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of those words were generally true is explicitly to rule out the possiility of our understanding those statements when they are, unknown to us, always false, or false most of the time, although they appear to be true and hence we believe them. Therefore this argument too depends on the truth of the verification principle. But more is needed in order to prove that it is a necessary truth that perceptual and memory statements are generally true. The most that has been established is that the putative statement that it is not the case that perceptual and memory statements are generally true is either false or meaningless. But this alone does not imply that it is a necessary falsehood, and so does not imply that it is a necessary truth that perceptual and memory statements are generally true. The rest of the argument is:
(ii)

So to suppose that (a) it is a contingent fact, which could be otherwise, that confident perceptual and memory statements are generally true is to suppose that (b) we have no way of telling whether a person understandsthe use of words like "see" and "remember," or meansby them what others mean by them, that (c) we can never have any good reason for regarding any utterance made by another person as a perceptual or memory statement, and that (d) we could therefore never discover the supposedly contingent fact that perceptual and memory statements are generally true. And this is a logically absurd supposition.7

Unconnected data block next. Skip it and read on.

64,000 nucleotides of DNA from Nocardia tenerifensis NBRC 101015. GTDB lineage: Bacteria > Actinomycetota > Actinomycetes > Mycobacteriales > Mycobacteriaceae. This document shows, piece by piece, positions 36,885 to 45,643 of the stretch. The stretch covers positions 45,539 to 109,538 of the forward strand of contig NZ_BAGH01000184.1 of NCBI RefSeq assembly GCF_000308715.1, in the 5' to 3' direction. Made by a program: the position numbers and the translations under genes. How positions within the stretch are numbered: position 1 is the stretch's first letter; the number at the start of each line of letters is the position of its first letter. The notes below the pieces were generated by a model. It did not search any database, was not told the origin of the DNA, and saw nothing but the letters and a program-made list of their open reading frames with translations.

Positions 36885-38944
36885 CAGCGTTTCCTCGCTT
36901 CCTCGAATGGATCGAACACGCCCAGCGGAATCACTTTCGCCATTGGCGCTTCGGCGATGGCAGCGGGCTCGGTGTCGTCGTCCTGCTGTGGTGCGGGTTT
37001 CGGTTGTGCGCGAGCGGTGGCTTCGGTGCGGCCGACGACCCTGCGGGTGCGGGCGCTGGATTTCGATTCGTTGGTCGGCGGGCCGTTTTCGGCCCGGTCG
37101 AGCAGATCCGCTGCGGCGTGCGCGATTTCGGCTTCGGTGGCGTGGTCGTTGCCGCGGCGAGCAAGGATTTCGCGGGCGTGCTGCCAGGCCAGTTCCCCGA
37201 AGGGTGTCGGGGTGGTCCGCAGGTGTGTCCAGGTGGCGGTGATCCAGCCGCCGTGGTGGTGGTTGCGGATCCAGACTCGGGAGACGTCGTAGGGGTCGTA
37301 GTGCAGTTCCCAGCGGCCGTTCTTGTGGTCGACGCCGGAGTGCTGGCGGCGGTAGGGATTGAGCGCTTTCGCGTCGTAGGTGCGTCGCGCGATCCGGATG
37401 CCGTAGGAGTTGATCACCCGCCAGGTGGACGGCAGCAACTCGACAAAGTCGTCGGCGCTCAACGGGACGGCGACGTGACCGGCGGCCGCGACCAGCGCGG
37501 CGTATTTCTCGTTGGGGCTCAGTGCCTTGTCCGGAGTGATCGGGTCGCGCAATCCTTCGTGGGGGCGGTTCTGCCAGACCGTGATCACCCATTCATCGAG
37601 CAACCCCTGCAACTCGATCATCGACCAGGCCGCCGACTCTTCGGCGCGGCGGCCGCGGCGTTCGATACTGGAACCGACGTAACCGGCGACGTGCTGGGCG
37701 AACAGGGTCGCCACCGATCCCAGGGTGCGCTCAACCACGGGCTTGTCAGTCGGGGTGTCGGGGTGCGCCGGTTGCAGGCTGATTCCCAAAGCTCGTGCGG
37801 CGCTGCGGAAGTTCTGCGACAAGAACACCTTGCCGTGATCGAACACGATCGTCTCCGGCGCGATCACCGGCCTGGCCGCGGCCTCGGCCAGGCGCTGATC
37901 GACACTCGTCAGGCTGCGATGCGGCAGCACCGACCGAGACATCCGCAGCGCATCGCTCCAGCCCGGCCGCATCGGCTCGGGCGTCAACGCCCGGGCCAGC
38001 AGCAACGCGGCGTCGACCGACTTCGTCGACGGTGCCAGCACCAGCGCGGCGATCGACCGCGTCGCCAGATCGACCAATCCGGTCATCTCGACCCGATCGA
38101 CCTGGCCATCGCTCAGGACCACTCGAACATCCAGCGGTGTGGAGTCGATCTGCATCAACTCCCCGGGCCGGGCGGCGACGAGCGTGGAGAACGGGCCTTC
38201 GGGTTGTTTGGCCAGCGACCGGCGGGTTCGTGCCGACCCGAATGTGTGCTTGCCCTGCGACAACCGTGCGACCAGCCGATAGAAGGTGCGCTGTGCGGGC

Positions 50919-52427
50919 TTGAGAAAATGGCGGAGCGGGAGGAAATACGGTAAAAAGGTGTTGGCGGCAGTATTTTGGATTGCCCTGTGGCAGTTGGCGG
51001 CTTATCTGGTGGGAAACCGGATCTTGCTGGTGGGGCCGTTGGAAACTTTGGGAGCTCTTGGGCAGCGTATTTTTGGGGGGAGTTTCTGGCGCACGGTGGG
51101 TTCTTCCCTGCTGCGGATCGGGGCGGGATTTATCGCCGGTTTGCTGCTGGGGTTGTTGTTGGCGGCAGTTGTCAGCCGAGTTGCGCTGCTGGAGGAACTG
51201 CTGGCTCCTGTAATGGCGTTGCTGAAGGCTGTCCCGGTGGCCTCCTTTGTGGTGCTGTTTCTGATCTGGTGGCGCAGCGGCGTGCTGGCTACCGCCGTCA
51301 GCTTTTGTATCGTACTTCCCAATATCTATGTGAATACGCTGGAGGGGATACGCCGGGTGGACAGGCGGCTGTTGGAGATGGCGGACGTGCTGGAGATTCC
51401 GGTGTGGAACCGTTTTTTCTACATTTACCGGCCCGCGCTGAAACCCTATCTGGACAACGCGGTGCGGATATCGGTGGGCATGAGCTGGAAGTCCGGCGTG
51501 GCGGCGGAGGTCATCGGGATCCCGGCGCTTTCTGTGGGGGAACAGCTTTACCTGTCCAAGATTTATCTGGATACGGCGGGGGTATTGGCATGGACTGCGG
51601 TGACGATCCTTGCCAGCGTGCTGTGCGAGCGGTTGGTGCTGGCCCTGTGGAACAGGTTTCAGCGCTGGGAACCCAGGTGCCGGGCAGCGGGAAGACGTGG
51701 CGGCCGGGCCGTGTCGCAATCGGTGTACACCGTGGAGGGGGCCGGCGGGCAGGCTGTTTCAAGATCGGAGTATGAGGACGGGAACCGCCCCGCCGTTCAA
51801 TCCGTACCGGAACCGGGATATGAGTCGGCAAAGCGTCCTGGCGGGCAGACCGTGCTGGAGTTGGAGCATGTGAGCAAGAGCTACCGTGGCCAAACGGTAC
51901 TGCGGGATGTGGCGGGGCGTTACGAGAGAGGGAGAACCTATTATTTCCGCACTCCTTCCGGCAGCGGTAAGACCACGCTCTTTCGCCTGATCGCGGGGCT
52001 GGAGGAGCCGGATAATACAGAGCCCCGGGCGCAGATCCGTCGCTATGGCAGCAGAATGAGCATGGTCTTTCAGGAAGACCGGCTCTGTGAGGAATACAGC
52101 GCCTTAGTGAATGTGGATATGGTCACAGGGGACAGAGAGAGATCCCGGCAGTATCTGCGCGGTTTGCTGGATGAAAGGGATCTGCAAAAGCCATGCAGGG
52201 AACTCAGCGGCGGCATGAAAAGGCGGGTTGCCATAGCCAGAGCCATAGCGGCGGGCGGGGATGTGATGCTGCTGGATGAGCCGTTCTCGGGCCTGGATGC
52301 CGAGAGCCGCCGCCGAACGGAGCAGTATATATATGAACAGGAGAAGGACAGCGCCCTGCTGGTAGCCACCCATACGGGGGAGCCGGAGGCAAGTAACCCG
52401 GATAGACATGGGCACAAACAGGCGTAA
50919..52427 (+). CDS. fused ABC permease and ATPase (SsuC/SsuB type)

But the conclusion that it is a necessary truth that perceptual and memory statements are generally true does not follow from this alone, because (b), (c), and (d) do not follow from (i) and (a). All that follows is that it is a contingent fact that any person understands 'see' and 'remember'. And that this is a contingent fact does not itself imply that (b) we can have no way of telling whether it obtains or that (c) we can never have any good reason for regarding any utterance as a perceptual or memory statement, since the contingency of 'p' does not in general imply that we can never find out that p. Without some independent support for this last step the argument would fail. Given (i), (c) and (d) do follow from the assumption that perceptual and memory statements are not generally true, but they do not follow from the quite different assumption that it is a contingent fact that perceptual and memory statements are generally true. Shoemaker's independent argument is that, in trying to discover by inductive means the allegedly contingent fact that perceptual
7 Ibid., pp. 231-232. In this and the previousquotation I have inserted numerals and letters into Shoemaker'stext.